PORTLAND — As The Salvation Army enters the heart of its Red Kettle Campaign, a shortage of volunteer bell ringers is placing the campaign goal in jeopardy.
There are more than 300 of the familiar red kettles throughout The Salvation Army’s Northern New England Division which includes Maine, New Hampshire and Vermont. Fewer bell ringers mean fewer red kettles on street corners and in shopping areas — and fewer donations to help those in need.
Major James LaBossiere, divisional commander for the Northern New England Division, understands how much local units of the organization rely on the red kettles to assist men, women and children not just during the Christmas season but throughout the year.
“People can’t give if there’s no one there ringing the bells,” said LaBossiere. “If we do not have enough people to man these locations then we will lose a significant amount of funds that support many programs and services.”
With income from its Christmas Kettle Campaign lagging behind expectations and fewer days between Thanksgiving and Christmas, The Salvation Army is asking individuals, church groups, social clubs, schools and businesses to ring the bell on behalf of local families in need.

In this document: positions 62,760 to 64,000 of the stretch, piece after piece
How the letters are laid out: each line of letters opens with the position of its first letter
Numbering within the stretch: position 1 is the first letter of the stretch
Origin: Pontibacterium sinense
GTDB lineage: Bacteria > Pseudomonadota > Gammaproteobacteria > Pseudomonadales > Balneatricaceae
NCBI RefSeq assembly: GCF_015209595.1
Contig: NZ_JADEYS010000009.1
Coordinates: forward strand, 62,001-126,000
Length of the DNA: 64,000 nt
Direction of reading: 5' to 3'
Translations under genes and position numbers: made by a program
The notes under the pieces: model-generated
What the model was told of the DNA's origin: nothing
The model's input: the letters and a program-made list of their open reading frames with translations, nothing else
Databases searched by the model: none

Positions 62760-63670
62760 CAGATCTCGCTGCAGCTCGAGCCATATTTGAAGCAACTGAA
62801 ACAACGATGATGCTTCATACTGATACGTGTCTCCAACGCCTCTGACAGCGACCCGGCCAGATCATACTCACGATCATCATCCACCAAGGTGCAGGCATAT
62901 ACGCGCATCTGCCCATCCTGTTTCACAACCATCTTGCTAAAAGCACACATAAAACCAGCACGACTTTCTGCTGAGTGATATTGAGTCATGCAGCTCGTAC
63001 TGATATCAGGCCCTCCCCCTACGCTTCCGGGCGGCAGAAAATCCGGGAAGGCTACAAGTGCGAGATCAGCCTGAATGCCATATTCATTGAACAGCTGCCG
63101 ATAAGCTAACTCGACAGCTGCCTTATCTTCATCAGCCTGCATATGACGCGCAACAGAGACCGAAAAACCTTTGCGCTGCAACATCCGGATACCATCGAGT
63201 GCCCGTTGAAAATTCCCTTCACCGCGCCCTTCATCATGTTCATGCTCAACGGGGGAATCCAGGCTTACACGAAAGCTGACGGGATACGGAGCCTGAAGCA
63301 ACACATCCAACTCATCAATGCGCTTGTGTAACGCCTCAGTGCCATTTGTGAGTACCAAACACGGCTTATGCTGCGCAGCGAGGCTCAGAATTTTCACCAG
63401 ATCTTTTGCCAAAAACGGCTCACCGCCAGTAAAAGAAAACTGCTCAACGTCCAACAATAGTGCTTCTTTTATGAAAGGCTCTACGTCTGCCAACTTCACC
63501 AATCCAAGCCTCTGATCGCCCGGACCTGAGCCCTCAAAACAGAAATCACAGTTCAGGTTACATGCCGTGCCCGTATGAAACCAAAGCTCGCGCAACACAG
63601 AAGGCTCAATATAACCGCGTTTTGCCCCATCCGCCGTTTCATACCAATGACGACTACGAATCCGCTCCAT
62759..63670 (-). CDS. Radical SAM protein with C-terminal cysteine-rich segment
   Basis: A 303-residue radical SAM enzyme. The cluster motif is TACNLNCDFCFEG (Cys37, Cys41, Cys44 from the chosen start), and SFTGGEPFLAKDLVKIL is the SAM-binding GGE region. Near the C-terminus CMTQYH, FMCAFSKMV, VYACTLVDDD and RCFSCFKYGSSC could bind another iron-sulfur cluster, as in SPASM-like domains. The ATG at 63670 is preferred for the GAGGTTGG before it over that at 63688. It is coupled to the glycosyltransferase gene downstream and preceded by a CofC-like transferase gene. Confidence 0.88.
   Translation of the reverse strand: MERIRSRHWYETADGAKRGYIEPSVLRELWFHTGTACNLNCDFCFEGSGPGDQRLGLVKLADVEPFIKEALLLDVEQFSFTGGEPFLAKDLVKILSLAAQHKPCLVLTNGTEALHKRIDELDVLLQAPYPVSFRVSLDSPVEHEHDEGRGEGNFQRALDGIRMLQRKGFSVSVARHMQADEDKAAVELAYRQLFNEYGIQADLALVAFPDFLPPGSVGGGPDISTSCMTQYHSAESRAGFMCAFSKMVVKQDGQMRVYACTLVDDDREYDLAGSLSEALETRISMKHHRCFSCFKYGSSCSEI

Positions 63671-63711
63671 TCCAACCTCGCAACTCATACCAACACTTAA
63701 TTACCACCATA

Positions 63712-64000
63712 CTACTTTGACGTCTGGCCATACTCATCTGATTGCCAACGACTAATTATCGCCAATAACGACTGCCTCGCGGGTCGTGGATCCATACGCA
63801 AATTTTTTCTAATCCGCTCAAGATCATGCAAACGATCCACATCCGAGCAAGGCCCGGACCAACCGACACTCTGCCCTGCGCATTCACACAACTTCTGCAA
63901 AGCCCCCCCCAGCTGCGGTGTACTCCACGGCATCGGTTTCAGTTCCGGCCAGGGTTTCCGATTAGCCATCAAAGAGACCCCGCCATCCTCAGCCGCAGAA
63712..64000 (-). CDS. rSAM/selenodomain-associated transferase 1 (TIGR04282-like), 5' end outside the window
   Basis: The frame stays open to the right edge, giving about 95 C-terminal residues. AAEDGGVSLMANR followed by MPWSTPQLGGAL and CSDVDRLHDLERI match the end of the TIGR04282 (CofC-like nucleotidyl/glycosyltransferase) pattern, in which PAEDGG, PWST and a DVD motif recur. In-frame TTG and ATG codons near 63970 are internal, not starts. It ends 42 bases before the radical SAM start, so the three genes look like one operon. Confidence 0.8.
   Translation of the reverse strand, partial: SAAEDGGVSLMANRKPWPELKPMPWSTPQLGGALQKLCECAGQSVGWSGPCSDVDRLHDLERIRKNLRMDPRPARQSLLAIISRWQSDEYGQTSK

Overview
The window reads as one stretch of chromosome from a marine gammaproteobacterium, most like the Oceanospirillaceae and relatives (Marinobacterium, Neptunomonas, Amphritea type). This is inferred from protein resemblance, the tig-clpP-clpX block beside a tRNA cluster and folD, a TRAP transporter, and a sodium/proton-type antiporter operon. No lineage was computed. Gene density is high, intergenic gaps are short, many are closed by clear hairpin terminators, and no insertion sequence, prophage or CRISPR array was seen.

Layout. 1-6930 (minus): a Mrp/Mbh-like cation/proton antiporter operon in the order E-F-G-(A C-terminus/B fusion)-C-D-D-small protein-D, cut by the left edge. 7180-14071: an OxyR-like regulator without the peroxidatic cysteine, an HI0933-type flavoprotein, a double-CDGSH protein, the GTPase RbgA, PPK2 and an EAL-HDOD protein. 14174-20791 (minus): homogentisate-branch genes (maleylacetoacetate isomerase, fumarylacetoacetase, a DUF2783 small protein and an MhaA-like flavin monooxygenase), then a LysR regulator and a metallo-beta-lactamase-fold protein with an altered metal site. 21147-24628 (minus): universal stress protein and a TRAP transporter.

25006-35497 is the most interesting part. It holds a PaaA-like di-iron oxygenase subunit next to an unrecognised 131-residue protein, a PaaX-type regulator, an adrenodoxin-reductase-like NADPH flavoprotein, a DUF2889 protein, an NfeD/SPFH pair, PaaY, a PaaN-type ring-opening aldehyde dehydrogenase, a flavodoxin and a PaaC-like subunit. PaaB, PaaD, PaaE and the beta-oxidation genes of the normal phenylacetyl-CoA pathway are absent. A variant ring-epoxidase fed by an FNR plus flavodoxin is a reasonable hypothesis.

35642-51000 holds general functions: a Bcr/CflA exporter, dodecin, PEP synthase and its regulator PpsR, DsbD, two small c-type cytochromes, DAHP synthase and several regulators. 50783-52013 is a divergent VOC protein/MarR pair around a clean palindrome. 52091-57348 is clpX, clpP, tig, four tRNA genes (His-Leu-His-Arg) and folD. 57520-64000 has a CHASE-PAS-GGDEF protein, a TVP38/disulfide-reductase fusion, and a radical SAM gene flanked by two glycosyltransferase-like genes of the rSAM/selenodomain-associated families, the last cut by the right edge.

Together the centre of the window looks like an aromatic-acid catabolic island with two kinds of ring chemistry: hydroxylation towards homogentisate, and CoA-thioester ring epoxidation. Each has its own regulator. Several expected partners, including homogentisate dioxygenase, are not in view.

As of Dec. 3 The Salvation Army has collected $338,605 through its red kettle effort, a holiday fundraising tradition that dates back to the 1890s. This year The Salvation Army set a goal of $2,058,805 in its Northern New England Division.
Contact the local Salvation Army or visit www.SalvationArmyNNE.org on the website home page under 2014 Holiday programs. Click on “Become a bell ringer.”
For more information, contact Pat James at 207-774-6304, ext. 232.